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Browse Prior Art Database

Tube Stabilizer

IP.com Disclosure Number: IPCOM000234702D
Publication Date: 2014-Jan-30

Publishing Venue

The IP.com Prior Art Database

Abstract

2013P00141

This text was extracted from a PDF file.
This is the abbreviated version, containing approximately 15% of the total text.

Page 01 of 16

Docket No. 2013P00141 US TUBE STABILIZER

         The present disclosure relates to, e.g., tube stabilization, and more particularly to novel and inventive tube stabilization system, device and method/process.

         Endotracheal tubes ("ET" tubes) are generally available commercially. An example of a commercially available endotracheal tube is the Mallinckrodt ET tube, shown in Figure 1, for example.

         Endotracheal tubes are typically used as "breathing tubes‟ for when a patient cannot breathe independently, such as during anesthesia. An inflatable "cuff‟ or other type of anchoring mechanism can be located on the tube (e.g., at or near the distal end of the tube) and used to lock the tube in place with respect to the patient as well as to prevent or restrict air and/or anesthesia from blowing back through the trachea around the endotracheal tube. See, e.g., Figure 2, which illustrates an exemplary inflatable "cuff‟ located on an endotracheal tube at the distal end of the tube and configured, positioned and sized to (i) lock the tube in place with respect to the patient‟s trachea and (ii) prevent or restrict air and/or anesthesia from blowing back through the trachea around the endotracheal tube.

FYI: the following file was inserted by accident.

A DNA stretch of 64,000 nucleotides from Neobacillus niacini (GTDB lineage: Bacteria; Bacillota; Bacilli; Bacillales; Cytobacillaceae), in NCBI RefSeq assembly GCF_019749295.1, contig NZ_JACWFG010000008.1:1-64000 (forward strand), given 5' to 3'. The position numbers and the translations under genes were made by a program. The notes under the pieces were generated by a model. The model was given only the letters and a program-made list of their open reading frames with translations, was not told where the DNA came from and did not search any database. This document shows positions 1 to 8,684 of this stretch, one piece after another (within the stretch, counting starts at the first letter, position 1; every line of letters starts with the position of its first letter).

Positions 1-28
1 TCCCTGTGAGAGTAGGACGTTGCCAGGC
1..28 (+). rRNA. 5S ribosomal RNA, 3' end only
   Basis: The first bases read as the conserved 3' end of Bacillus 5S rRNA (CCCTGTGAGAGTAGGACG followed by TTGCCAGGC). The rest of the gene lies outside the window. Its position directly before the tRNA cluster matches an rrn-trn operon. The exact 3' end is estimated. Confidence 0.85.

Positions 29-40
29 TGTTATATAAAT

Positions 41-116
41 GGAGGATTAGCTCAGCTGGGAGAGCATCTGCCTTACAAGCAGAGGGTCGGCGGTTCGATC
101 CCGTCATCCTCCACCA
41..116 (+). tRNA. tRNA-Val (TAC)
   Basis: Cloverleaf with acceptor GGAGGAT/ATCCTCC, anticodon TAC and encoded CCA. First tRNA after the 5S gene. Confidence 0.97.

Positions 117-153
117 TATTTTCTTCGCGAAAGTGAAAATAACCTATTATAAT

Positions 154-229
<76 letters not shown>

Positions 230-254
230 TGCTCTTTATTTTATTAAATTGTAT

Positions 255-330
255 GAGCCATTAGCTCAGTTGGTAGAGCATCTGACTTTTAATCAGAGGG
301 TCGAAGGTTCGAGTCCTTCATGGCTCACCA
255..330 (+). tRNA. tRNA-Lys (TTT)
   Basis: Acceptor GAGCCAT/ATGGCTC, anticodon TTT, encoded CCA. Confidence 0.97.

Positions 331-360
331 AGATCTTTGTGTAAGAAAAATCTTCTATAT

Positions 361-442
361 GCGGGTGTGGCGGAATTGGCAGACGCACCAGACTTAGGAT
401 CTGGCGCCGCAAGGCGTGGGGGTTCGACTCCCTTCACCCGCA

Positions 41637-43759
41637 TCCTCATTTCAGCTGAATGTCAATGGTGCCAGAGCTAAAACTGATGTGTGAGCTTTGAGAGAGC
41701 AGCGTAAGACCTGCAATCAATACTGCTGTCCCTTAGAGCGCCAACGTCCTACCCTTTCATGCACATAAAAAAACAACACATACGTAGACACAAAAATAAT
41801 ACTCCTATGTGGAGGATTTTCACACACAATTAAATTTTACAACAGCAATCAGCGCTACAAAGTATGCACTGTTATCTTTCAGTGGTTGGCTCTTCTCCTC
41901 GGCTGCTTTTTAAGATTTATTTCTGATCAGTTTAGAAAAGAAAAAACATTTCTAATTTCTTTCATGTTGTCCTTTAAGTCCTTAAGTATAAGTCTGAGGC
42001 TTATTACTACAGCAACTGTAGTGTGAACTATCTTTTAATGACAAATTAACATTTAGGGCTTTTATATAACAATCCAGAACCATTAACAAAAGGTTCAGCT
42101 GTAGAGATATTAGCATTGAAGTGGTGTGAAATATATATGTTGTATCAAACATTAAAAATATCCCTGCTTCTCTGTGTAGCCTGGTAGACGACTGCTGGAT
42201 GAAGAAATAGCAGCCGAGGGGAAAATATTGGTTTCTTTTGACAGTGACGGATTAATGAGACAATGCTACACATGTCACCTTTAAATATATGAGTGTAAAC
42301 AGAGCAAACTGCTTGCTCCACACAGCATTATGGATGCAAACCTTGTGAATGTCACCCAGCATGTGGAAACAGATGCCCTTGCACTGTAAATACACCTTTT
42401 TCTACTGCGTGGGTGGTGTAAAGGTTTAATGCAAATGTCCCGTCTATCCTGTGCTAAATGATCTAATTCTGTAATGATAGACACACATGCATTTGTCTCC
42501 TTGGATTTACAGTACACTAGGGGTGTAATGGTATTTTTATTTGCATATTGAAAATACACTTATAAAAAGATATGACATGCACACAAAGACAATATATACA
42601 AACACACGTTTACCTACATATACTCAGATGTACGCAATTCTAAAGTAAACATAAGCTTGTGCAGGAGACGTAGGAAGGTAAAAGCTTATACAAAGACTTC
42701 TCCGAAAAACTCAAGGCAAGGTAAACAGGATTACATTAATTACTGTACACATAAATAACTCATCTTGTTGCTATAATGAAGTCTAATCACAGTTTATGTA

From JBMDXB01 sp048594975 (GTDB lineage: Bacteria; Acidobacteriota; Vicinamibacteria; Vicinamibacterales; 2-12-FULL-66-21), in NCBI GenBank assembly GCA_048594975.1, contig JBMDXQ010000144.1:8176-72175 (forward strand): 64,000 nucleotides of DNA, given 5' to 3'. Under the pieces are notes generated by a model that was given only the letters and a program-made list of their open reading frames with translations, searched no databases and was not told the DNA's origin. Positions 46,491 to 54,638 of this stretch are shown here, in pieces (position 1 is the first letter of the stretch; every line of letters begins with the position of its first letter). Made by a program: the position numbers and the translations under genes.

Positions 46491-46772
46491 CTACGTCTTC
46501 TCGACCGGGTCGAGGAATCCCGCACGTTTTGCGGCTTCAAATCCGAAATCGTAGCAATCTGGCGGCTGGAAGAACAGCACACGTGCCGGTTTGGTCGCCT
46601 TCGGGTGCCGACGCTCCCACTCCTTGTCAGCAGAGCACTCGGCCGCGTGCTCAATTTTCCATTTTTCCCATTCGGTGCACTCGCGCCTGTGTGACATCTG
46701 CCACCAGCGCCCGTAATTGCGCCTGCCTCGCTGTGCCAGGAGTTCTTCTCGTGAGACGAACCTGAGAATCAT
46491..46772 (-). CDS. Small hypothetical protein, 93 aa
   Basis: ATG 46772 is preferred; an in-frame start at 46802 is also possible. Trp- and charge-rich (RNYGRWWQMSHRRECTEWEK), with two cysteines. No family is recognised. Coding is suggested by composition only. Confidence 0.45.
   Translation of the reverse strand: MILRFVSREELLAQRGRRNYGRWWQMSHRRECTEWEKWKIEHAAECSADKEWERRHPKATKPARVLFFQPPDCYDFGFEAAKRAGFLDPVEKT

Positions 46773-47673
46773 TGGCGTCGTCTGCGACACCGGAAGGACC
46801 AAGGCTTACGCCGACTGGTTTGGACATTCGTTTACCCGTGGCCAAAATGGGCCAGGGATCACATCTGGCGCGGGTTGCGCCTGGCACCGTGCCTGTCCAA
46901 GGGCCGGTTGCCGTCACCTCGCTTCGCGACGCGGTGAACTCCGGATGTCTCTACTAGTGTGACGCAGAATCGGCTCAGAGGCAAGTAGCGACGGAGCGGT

A syringe of air at or near a proximal location on the endotracheal tube can be used to inflate the inflatable cuff (or other inflatable device, including, without limitation, doughnut, balloon, etc.) located on the tube at or near the distal end of the tube. For example, the syringe can be inserted into a valve to a "pilot balloon‟ that is attached to a small plastic hose which is attached to one or more "air channel(s)‟ in the endotracheal tube. There can be one or multiple openings in a portion of the air channel(s) within the cuff structured to allow air to pass into the cuff and inflate the cuff. Thus, as the plunger of the syringe is depressed, air is forced through the value into the pilot balloon into the hose then into the channel(s) and then into the cuff via the opening(s), thereby inflating the cuff. See, e.g., Figures 3 and 4.

         Some devices, such as a Nested Cannula, for example, can be introduced through an endotracheal tube and into the lungs. The endotracheal tube can be used as a launch device, reaching through the vocal chords and above the carina.

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Docket No. 2013P00141 US 2

         Nested Cannula can be defined, for example, as minimally invasive nested interlocking devices (e.g., tubes) that are specifically designed, built, selected and/or configured to work together as a set so as to be deployable to reach a particular target in a specific patient without surgery. See, e.g., US 2011/0201887 A1, which is the publication of U.S. Patent Application No. 13/123,591, entitled INTERLOCKING NESTED CANNULA, the entire disclosure of which is hereby incorporated herein by reference in its entirety.

         Although an endotracheal tube can be used as a launch device as described above, for example, there typical...